Colder weather is just around the corner. Are your windows ready to keep out the chill? Whether you’ve just moved into a new home or you’ve been in your current home for years, it’s a good idea to prepare your windows for dropping temperatures. Here are some easy solutions to weatherize your windows during colder months.
Check for leaks
First, you need to know exactly what you’re working with before you begin. Start by visually examining the inside and outside of windows for missing caulk and obvious gaps. This will give you a big clue about where you’ll find the worst leaks. Once you’ve completed a visual inspection, then move on to a smoke test. On a windy day, close all the windows and doors in the house. Then pass a burning incense stick around the perimeter of each window. You’ll be able to clearly tell where your windows are leaking by how the smoke behaves. If the smoke starts blowing inward, then you’ll know you have a leak.
Anywhere you’ve discovered missing or damaged caulk around a window’s exterior should be replaced. Remove all the old caulk and any peeling paint. Clean the area thoroughly with soap and warm water and wipe the area dry. Then apply a thin bead of caulk around the outside. Be sure to choose caulk that is appropriate for exterior use.
Install weather stripping
If there are leaks between the window and the frame, then weather stripping can help. Adhesive-backed weather stripping is inexpensive and easy to apply. Most weather stripping will last between one and three years, which makes it a very affordable option.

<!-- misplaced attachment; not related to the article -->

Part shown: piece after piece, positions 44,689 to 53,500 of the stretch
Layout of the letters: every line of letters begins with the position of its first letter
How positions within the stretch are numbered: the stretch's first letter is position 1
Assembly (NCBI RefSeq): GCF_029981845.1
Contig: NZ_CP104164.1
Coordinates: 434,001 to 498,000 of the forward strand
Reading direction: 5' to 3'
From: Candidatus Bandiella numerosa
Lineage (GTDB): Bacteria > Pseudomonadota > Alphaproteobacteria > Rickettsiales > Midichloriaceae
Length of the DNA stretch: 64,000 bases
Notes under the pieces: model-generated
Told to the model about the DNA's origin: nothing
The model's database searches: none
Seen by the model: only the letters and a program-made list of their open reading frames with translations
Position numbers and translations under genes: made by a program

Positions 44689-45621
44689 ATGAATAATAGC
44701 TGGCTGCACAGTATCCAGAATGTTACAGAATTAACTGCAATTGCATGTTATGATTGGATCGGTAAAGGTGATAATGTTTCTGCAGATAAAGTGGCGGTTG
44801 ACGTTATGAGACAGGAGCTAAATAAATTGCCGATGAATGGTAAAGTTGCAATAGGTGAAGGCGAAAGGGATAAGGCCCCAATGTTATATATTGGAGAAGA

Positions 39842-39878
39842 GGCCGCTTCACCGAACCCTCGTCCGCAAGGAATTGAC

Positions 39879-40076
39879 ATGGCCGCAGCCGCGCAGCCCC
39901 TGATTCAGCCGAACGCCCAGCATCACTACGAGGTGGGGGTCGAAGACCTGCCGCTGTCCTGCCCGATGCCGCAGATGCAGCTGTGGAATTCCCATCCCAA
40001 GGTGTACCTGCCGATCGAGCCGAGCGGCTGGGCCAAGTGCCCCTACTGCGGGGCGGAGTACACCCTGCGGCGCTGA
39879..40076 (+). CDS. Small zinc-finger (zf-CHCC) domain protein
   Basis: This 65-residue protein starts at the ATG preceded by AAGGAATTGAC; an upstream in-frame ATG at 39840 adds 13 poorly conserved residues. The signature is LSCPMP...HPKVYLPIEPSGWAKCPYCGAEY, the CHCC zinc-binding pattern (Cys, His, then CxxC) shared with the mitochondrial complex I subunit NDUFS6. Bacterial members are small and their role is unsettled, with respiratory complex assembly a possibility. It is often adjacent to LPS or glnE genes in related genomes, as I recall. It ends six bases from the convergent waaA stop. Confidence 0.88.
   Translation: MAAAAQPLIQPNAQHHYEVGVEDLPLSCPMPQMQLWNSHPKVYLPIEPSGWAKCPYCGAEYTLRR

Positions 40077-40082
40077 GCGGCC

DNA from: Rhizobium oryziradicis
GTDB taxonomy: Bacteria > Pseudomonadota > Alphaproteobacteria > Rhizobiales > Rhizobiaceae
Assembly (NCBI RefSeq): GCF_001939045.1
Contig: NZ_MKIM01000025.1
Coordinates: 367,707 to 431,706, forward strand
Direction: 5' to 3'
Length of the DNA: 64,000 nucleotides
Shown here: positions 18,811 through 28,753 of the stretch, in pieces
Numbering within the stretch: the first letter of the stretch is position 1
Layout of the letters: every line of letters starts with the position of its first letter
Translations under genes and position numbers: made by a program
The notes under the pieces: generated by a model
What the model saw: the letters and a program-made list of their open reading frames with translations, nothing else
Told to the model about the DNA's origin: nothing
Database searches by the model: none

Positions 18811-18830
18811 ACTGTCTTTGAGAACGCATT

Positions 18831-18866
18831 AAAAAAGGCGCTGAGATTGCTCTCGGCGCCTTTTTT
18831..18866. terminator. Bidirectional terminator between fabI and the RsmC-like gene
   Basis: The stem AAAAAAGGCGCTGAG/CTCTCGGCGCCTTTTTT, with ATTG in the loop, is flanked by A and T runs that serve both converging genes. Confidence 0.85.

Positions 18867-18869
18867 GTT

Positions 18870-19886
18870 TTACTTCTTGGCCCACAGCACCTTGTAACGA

Add plastic film
One of the easiest and most inexpensive ways to weatherize your windows is with plastic film. You can find this product at any home improvement store. To install, cut a piece of the plastic to the size of the window and secure with tape. Then use a hair dryer to shrink the film and smooth out any wrinkles. If you really want to get serious with this solution, then add a layer of bubble wrap to the window before you secure the plastic film. This is great for windows you don’t necessarily need to see out of, like basement or attic windows.
Install rigid foam
If you want to take your window insulation to the next level, then try using rigid foam attached to 3/8-inch drywall. This is also a good solution for basement and attic windows for the winter months. Cut each piece to fit tightly within each window frame. They should stay in place without having to secure them, and they are easy to remove when warm weather returns.
Use draft snakes
Finally, if you are looking for a truly thrifty solution to your window leaks, then try using draft snakes. You can buy them online or easily make them yourself using fabric and rice. Simply place these draft snakes on your windowsills, and they will stop the cold air from entering your home. They’ll last for years and can even be made to match your décor.
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